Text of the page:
During periods of the 18th century, censors tried to restrict the content of woodblock prints in an effort to protect public morals. Images of beautiful courtesans, famous kabuki actors, and other entertainers  were prohibited.  During these periods of censorship artists' designs for prints had to be approved before the sheets could be made  and distributed; many of the prints in the exhibit have a censor's stamp on them. However,  artists could evade censorship by using anthropomorphic animal imagery in lieu of human forms. This led to a lot of cat pictures, or neko-e; moreover, it was believed that displaying these pictures in the home would scare away rats.

A popular form of street entertainment in the Edo period (1615-1868) was pole jumping, the acrobatic feat of jumping along the tops of upright poles. To get around the censorship restrictions against depicting popular diversions, artist Utagawa Hiroshige (1797-1858) depicted a cat performer leaping across the tops of upright, giant bonito, sticks of dried fish. The bottom half of this print shows a fox about to snare a human, using - what else? - a sack of coins as bait. The print could be cut and each half sold separately.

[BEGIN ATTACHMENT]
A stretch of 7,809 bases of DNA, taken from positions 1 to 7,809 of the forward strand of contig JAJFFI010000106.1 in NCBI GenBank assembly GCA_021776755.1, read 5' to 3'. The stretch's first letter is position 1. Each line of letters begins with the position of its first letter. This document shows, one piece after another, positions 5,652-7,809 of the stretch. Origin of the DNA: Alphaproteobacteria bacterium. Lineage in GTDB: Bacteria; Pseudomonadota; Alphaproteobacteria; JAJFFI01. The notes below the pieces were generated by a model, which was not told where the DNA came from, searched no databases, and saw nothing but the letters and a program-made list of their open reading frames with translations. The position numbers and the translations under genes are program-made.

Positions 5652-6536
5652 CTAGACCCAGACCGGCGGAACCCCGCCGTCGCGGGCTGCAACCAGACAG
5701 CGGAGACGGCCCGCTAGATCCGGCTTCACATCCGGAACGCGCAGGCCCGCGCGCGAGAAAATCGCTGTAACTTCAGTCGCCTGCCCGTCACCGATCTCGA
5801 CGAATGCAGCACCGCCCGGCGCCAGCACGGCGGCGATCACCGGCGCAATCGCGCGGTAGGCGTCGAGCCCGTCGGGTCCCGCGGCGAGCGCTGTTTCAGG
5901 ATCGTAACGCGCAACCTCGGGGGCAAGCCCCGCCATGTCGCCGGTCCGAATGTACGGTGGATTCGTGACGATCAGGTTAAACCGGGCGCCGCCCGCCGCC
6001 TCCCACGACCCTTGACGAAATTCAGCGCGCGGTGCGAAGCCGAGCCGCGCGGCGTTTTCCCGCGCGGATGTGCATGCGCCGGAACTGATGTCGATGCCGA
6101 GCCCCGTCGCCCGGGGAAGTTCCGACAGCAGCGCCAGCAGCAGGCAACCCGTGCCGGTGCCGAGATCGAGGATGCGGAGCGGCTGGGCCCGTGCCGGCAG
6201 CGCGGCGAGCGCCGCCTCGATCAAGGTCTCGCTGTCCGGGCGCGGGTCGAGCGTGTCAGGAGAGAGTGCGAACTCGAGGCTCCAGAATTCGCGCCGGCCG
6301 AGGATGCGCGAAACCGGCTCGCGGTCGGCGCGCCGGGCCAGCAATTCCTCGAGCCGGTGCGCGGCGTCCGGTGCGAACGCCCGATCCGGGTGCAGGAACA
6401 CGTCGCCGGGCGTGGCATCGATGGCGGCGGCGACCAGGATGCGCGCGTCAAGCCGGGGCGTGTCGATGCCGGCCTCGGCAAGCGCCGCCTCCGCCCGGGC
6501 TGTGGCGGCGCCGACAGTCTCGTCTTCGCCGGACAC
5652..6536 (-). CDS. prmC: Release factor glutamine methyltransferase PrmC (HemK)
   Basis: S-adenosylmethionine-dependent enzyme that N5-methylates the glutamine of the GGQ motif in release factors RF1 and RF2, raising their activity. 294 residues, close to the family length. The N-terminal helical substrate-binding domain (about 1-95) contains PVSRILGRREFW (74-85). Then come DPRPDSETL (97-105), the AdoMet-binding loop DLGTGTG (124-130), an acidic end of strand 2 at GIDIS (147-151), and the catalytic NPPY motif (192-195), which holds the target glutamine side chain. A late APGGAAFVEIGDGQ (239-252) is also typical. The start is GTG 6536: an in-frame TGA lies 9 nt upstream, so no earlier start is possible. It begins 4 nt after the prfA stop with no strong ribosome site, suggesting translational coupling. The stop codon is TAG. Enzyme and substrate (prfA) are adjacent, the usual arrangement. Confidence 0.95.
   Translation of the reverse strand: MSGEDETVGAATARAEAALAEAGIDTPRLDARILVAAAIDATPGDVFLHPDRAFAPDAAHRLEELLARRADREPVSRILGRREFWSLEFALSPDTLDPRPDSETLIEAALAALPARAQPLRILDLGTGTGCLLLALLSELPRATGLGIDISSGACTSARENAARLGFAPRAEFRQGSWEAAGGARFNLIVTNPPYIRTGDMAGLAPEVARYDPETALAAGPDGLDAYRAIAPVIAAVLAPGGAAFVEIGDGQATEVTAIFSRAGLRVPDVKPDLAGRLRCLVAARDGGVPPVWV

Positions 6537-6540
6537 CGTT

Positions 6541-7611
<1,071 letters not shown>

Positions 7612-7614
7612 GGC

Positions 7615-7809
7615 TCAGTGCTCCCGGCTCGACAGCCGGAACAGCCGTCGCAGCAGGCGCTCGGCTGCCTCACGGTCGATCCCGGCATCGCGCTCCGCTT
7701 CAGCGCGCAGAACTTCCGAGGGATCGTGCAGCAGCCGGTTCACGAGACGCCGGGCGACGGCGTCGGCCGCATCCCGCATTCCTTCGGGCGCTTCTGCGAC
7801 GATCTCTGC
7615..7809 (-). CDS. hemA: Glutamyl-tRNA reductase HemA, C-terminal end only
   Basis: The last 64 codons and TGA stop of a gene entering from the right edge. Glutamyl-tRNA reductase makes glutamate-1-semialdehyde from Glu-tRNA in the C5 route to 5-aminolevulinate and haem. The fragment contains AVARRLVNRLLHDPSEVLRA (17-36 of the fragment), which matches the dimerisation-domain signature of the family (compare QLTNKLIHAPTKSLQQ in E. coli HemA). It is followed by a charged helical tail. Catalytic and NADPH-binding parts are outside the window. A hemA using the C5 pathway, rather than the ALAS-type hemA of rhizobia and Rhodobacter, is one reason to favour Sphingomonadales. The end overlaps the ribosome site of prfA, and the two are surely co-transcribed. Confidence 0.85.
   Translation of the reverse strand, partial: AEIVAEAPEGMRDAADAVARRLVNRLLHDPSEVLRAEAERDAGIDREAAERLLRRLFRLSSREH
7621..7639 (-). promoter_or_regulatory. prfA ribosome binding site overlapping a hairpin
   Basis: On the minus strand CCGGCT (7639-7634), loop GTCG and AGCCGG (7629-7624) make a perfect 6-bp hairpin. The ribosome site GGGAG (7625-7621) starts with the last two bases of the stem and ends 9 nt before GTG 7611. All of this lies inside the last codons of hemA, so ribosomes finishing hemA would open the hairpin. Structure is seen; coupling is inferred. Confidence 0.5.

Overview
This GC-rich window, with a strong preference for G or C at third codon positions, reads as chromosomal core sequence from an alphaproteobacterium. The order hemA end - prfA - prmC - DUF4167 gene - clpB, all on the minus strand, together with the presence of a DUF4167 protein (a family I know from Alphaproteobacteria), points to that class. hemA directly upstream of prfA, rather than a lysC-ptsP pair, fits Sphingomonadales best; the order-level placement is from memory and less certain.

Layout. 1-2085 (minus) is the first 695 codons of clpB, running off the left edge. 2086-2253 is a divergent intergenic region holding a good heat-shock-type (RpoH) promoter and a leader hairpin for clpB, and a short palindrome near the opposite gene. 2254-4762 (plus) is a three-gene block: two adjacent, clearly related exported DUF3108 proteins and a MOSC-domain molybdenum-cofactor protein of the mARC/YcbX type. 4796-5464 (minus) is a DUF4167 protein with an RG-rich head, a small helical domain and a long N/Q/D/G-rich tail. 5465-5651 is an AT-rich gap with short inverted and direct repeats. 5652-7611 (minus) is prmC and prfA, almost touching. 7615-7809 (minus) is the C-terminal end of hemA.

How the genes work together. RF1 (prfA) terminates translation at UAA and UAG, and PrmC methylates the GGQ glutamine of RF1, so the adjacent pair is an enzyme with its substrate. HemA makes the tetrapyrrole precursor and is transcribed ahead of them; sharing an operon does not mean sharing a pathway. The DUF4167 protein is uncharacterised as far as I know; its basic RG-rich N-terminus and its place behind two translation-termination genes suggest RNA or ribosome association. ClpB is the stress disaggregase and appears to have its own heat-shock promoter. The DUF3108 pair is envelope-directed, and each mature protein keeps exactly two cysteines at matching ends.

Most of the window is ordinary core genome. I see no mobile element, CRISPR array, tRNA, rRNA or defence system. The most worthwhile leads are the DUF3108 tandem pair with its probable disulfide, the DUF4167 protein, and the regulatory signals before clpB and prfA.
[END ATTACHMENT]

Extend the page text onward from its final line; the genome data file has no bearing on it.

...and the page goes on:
Hiroshige, Cat Crossing to Eat, 1830-44.

Inexpensive and fashionable, woodblock prints were sold in shops such as the one re-created at the Edo-Tokyo history museum, in Tokyo. So many prints were reproduced the sheets would be used as packing material; when Westerners unwrapped imported Japanese ceramics, they discovered the prints, which had a big influence on the Impressionists, among other Western artists.

Book and print shop, Edo-Tokyo Museum.

Patrons at a print shop, Edo-Tokyo Museum.

Inexpensive prints, called  omocha-e or "toy pictures," were also produced for children, who clamored for coins from their parents to purchase these play things.  The print below, with the somewhat unwieldy title Newly Published Applications for Cats,  features feline paper dolls - children would cut out the fronts and backs of the cat figures, glue them together, and dress them in the paper clothes.

Utagawa Yoshifuji, 1868 - 1912.

Cat paper dolls, detail.

In addition to the prints, ink paintings and ceramics in the show, there were also cat-themed books available to browse. Here's a partial list of cat-related literature, in no particular order:

Tales of Old Japan, A.B. Mitford. Folktales for all age ISBN 978-0756782016. 
Won Ton, Lee Wardlaw.  Picture book featuring Haiku-speaking cat. ISBN 978-0805089950.
Cat Town, Sakutaro Hagiwara. Poems. ISBN 978-1590177754.
Cat Lady Chronicles,  Diane Lovejoy. Non-fiction, joy of cats by a sane cat lady. ISBN 978-8889854983.
The Guest Cat, Takashi Hiraide. Novel, stray cat moves in with couple, saves marriage. ISBN     978-0811221504.
Three Samurai Cats, Eric Kimmel. Picture book; samurai cat uses brains to outwit monster rat. ISBN 978-0823418770.

The exhibit catalog is Life of Cats Selections from the Hiraki Ukiyo-e Collection, Miwako Tezuka, ISBN 0-913304-61-1.